students discuss mental health in time to talk lesson

How do you think young people’s mental health has been affected by events this past year? I’d imagine, if you work with or parent young people, you’ve encountered different responses, but overall, a sense that the ongoing uncertainty and disruption has taken its toll on them in many ways.


On Thursday 4th of Feb, mental health charity Time to Change ran a campaign called Time to Talk. Their mission is to raise awareness of mental health and their aim for Thursday was:


We want to get everyone talking about mental health this Time to Talk Day

This year’s focus was on the power of small, because however you have a conversation about mental health – whether it’s a quick text to a friend, a virtual coffee morning with colleagues, or a socially distanced walk and talk with your family – it has the power to make a big difference.

time to talk day

Our students discussed Time to Talk day in one of their classes. Here is a report on the session from one of our tutors:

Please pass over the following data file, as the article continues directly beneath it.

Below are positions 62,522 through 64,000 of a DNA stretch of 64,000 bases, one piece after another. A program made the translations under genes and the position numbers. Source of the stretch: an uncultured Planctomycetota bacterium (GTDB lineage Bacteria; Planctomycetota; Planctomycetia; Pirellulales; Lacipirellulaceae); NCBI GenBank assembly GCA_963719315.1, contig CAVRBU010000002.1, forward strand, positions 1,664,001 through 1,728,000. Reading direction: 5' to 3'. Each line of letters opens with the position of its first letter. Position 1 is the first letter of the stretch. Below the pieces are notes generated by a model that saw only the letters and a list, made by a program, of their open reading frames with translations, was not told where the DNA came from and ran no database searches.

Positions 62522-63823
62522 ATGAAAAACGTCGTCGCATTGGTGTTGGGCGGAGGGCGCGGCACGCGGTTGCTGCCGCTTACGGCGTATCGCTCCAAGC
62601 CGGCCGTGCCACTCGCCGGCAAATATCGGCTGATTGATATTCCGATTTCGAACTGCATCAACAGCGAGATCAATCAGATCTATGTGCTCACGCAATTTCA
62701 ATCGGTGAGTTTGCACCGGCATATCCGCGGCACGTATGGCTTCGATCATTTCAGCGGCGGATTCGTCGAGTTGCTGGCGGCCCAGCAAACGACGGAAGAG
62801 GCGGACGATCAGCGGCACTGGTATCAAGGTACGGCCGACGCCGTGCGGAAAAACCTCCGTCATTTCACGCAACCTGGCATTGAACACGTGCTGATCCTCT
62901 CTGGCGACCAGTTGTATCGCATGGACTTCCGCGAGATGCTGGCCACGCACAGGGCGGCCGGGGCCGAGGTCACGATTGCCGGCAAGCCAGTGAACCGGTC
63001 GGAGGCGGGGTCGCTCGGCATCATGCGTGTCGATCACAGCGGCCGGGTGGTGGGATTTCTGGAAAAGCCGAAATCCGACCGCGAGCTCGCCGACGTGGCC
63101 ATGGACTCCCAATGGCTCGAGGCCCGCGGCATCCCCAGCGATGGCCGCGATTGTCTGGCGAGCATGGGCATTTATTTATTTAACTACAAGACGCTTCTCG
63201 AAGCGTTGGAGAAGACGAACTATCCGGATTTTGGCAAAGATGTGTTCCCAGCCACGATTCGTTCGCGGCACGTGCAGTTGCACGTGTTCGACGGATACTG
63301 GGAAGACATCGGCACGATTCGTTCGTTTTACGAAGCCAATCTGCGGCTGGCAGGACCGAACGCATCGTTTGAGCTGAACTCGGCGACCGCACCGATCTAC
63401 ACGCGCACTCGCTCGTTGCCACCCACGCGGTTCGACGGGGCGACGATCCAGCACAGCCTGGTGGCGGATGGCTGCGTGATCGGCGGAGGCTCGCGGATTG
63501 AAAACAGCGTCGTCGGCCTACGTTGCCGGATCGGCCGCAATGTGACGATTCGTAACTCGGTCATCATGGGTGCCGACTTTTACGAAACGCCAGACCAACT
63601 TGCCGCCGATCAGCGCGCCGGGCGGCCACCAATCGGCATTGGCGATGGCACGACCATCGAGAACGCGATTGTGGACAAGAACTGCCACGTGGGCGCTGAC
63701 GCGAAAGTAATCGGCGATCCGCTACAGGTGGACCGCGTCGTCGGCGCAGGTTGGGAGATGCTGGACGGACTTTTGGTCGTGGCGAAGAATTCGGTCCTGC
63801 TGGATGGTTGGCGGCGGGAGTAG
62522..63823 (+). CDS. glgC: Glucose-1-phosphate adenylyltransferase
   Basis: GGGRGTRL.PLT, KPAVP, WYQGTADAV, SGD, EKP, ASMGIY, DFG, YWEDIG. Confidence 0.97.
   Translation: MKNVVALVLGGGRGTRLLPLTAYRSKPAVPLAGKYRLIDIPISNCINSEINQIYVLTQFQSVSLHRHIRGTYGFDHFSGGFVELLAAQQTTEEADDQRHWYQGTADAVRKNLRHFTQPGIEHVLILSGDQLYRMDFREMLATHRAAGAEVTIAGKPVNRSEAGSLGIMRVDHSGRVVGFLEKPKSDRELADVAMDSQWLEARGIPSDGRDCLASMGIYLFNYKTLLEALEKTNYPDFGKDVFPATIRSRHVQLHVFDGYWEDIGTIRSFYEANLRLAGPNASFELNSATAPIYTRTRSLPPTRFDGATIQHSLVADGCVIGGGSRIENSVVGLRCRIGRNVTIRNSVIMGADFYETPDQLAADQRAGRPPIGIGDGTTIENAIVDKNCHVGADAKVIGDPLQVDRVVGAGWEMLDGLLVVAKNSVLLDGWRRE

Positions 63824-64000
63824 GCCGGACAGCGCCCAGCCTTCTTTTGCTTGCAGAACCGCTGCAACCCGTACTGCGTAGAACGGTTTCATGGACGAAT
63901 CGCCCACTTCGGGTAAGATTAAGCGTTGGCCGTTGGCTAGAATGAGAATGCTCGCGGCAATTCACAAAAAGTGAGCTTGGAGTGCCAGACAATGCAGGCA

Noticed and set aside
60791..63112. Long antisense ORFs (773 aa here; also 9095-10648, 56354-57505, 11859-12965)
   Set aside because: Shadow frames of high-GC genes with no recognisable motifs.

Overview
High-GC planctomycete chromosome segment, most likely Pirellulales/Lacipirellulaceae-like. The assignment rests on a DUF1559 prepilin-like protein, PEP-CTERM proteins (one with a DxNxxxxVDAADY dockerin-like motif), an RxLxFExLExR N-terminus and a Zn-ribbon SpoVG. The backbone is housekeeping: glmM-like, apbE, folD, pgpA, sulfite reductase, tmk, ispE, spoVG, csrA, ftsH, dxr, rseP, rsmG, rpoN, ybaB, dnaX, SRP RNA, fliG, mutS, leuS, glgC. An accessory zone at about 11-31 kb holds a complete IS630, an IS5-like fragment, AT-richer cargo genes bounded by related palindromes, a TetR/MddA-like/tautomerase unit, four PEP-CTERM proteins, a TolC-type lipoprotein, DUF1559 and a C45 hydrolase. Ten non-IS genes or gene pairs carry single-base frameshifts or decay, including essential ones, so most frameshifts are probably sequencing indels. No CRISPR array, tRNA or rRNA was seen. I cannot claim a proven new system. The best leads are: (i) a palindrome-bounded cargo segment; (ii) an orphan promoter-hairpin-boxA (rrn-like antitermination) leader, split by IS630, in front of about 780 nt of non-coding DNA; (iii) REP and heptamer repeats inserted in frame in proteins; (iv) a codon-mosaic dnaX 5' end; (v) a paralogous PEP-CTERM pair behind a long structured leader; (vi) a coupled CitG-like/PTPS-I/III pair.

For Time to Talk we discussed the importance of talking generally in class. Students fed back that talking helps them not bottle things up, can reduce stress and anxiety and can help friends. Students said they feel comfortable talking to people in person but sometimes it is much easier over message.


We then applied the feedback to 2020 and now 2021, and why that has changed/influenced the importance of talking. Students agreed that last and this year talking was even more important because people felt alone.


Students pointed towards elderly relatives and friends as people they have felt particularly needed to talk at the moment. From this, the task was to create a poster with information or artwork that represented what Time to Talk means to them.


time to talk students work

time to talk students work